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Around Lafayette: Sandbags available if needed this rainy season

Around Lafayette: Sandbags available if needed this rainy season

Midwinter seems to be moving slowly toward spring. Days, just barely, are growing longer, while much-needed rain has begun to fall. As we await the spring flowers that will eventually grace our hills and valleys, so far we’re heartened that this year is beginning to look just a little brighter, at least here around Lafayette.

Sandbag stations: Speaking of those rains, while awaiting the wildflowers it’s time for my annual reminder that the city of Lafayette has sandbag stations ready for Lafayette residents who might need to divert rainwater from their homes. Just stop by one of the two fill-them-yourself sandbag stations to get prepared. The stations are on Camino Diablo at Loveland Drive (immediately west of the Lafayette Corporation Yard), and Mount Diablo Boulevard at Village Center (across the street from the Veterans Memorial Center).

Lafayette Public Works crews will monitor streets and drains throughout the rainy season. If you see an area in Lafayette that needs the attention of the city’s Public Works Department, though, perhaps due to flooding, a pothole or a downed tree limb, please call Lafayette’s Corporation Yard at 925-934-3908, and a crew will be sent out to tackle the situation.

Don’t eat the mushrooms: Besides wildflowers, another byproduct of the rains are mushrooms, wild mushrooms. They’re everywhere: the death cap (Amanita phalloides) and the Western destroying angel (Amanita ocreata) are two of the world’s most toxic mushrooms, and both can be found right here in Lamorinda after a good rain. The death cap and Western destroying angel contain amatoxins that can be deadly to humans and many animals. Symptoms may not appear until 12 hours after consumption, beginning with gastrointestinal distress and progressing to liver and kidney failure if not treated immediately.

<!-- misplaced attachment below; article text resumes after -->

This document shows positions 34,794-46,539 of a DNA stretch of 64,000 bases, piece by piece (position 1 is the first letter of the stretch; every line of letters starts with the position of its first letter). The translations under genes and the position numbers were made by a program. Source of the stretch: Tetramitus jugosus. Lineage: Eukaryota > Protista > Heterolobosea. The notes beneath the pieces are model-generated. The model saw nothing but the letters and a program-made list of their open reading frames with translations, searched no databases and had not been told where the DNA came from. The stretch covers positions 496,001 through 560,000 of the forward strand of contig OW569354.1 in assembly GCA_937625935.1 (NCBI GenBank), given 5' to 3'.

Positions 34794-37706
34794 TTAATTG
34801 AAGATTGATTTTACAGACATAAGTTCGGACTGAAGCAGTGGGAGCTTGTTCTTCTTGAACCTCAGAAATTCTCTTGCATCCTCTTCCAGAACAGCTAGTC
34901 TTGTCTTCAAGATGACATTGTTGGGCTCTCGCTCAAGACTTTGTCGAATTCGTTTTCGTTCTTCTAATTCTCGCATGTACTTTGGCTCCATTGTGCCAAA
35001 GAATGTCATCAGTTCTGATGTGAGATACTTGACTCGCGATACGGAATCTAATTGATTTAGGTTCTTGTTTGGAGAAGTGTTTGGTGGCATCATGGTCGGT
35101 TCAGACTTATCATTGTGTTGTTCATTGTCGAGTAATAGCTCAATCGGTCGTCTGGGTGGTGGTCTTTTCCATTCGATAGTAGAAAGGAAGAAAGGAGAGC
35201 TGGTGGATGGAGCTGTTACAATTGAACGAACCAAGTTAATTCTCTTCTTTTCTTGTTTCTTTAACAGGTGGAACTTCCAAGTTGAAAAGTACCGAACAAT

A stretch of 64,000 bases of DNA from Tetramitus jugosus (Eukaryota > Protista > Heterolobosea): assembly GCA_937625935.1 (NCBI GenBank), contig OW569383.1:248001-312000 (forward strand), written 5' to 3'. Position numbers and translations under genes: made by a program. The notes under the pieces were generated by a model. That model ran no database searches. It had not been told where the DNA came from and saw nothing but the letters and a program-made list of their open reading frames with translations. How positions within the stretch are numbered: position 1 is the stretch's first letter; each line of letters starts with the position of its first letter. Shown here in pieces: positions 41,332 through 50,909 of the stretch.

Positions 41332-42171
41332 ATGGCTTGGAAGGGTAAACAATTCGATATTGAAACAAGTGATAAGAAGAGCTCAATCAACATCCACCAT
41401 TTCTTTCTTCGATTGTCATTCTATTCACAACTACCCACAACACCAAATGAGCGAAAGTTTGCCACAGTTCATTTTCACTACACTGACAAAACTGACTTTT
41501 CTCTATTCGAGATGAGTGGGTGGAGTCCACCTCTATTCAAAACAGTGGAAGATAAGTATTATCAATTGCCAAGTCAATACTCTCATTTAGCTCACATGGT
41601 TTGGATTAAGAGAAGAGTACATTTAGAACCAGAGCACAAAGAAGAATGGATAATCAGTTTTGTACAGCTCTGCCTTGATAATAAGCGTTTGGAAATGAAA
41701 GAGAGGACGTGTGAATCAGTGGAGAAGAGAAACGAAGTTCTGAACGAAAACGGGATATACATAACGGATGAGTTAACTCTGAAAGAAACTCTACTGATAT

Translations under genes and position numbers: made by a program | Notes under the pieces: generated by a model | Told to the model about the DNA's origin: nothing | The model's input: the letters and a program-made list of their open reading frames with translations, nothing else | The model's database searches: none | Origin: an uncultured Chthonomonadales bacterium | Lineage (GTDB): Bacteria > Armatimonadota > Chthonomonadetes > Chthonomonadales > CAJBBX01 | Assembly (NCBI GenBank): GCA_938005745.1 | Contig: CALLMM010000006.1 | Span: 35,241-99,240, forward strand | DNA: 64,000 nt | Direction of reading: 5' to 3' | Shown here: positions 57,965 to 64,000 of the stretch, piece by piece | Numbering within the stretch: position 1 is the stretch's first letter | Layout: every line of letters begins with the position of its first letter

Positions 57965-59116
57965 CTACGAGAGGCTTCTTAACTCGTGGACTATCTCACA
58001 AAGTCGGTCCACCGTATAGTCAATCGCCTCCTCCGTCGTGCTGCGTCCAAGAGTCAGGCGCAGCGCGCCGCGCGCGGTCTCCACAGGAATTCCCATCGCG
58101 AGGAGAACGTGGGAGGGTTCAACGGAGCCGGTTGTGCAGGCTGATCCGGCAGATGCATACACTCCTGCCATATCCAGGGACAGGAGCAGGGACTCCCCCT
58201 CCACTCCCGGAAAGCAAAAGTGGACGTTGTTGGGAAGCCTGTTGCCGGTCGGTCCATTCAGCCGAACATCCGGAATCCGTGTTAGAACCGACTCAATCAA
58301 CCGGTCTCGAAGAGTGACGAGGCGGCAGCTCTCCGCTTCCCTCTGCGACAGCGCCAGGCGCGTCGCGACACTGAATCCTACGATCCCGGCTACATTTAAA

As a precaution, collecting mushrooms in East Bay Regional Park District locations is not allowed. Likewise, don’t pick wild mushrooms that you might see elsewhere. Sure, they might look like those mushrooms you see in the store, but they’re not — and they can be deadly. Find out more and see pictures of dangerous mushroom on the park district’s webpage at

Quick action: Earlier this month, Lafayette police responded to a report of an armed robbery at the BevMo store in the 3500 block of Mount Diablo Blvd. Officers arrived on the scene in less than a minute after getting the call and quickly went into action, contacting store employees and searching for the suspect.

While back at the station, Lafayette Police Department staff used cameras around town to spot the suspect. Within minutes of the initial call, staff were able to provide a detailed description of the suspect’s vehicle, which went out to local law enforcement agencies. The vehicle’s license plate was also entered into a regional crime-spotters database.

Shortly afterward, Piedmont officers were alerted that the suspect’s vehicle was in their area when a license plate reader picked it up.  Officers from that city quickly located the vehicle and found it occupied by two individuals. The suspect from the armed robbery in Lafayette was identified as one of them, and two firearms believed to be used in the robbery were recovered (it was later determined that the “handguns” were in fact replica weapons).

Through diligent and quick action by BevMo employees, quick response by officers and staff in Lafayette and Piedmont — and the assistance of technology — this robbery case was expeditiously closed. The suspect was arrested and booked into the Martinez Detention Facility, and the other passenger was arrested by Piedmont for unrelated crimes. Hats off to our law enforcement personnel for a job well done! See you next month with more stories from around Lafayette.

Jeffrey Heyman can be reached at Follow him and the city of Lafayette on Twitter at @JeffHeyman and @LoveLafayette.

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